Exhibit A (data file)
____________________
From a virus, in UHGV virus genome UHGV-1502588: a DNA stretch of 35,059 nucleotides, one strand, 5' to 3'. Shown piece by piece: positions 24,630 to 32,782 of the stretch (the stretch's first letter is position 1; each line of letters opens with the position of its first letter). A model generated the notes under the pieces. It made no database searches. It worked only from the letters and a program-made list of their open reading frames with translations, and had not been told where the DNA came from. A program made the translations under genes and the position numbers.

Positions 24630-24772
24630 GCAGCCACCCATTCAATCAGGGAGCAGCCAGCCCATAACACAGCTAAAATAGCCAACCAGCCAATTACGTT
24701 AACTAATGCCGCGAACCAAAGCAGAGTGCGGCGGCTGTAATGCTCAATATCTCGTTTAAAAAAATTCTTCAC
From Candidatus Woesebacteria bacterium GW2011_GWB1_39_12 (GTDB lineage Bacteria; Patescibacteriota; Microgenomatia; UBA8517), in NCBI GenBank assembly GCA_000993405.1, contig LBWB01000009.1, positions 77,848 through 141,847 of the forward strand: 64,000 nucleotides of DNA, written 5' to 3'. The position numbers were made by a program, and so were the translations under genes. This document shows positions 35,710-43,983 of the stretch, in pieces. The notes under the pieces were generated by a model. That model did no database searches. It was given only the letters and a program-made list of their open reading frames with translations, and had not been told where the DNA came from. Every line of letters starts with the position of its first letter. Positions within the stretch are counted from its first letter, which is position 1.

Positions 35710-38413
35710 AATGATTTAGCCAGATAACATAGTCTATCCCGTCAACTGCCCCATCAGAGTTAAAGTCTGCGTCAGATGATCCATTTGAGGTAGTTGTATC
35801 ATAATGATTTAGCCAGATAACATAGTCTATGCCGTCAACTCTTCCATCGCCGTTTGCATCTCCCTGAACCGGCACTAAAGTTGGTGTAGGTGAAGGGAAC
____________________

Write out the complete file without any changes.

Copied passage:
From a virus, in UHGV virus genome UHGV-1502588: a DNA stretch of 35,059 nucleotides, one strand, 5' to 3'. Shown piece by piece: positions 24,630 to 32,782 of the stretch (the stretch's first letter is position 1; each line of letters opens with the position of its first letter). A model generated the notes under the pieces. It made no database searches. It worked only from the letters and a program-made list of their open reading frames with translations, and had not been told where the DNA came from. A program made the translations under genes and the position numbers.

Positions 24630-24772
24630 GCAGCCACCCATTCAATCAGGGAGCAGCCAGCCCATAACACAGCTAAAATAGCCAACCAGCCAATTACGTT
24701 AACTAATGCCGCGAACCAAAGCAGAGTGCGGCGGCTGTAATGCTCAATATCTCGTTTAAAAAAATTCTTCAC
From Candidatus Woesebacteria bacterium GW2011_GWB1_39_12 (GTDB lineage Bacteria; Patescibacteriota; Microgenomatia; UBA8517), in NCBI GenBank assembly GCA_000993405.1, contig LBWB01000009.1, positions 77,848 through 141,847 of the forward strand: 64,000 nucleotides of DNA, written 5' to 3'. The position numbers were made by a program, and so were the translations under genes. This document shows positions 35,710-43,983 of the stretch, in pieces. The notes under the pieces were generated by a model. That model did no database searches. It was given only the letters and a program-made list of their open reading frames with translations, and had not been told where the DNA came from. Every line of letters starts with the position of its first letter. Positions within the stretch are counted from its first letter, which is position 1.

Positions 35710-38413
35710 AATGATTTAGCCAGATAACATAGTCTATCCCGTCAACTGCCCCATCAGAGTTAAAGTCTGCGTCAGATGATCCATTTGAGGTAGTTGTATC
35801 ATAATGATTTAGCCAGATAACATAGTCTATGCCGTCAACTCTTCCATCGCCGTTTGCATCTCCCTGAACCGGCACTAAAGTTGGTGTAGGTGAAGGGAAC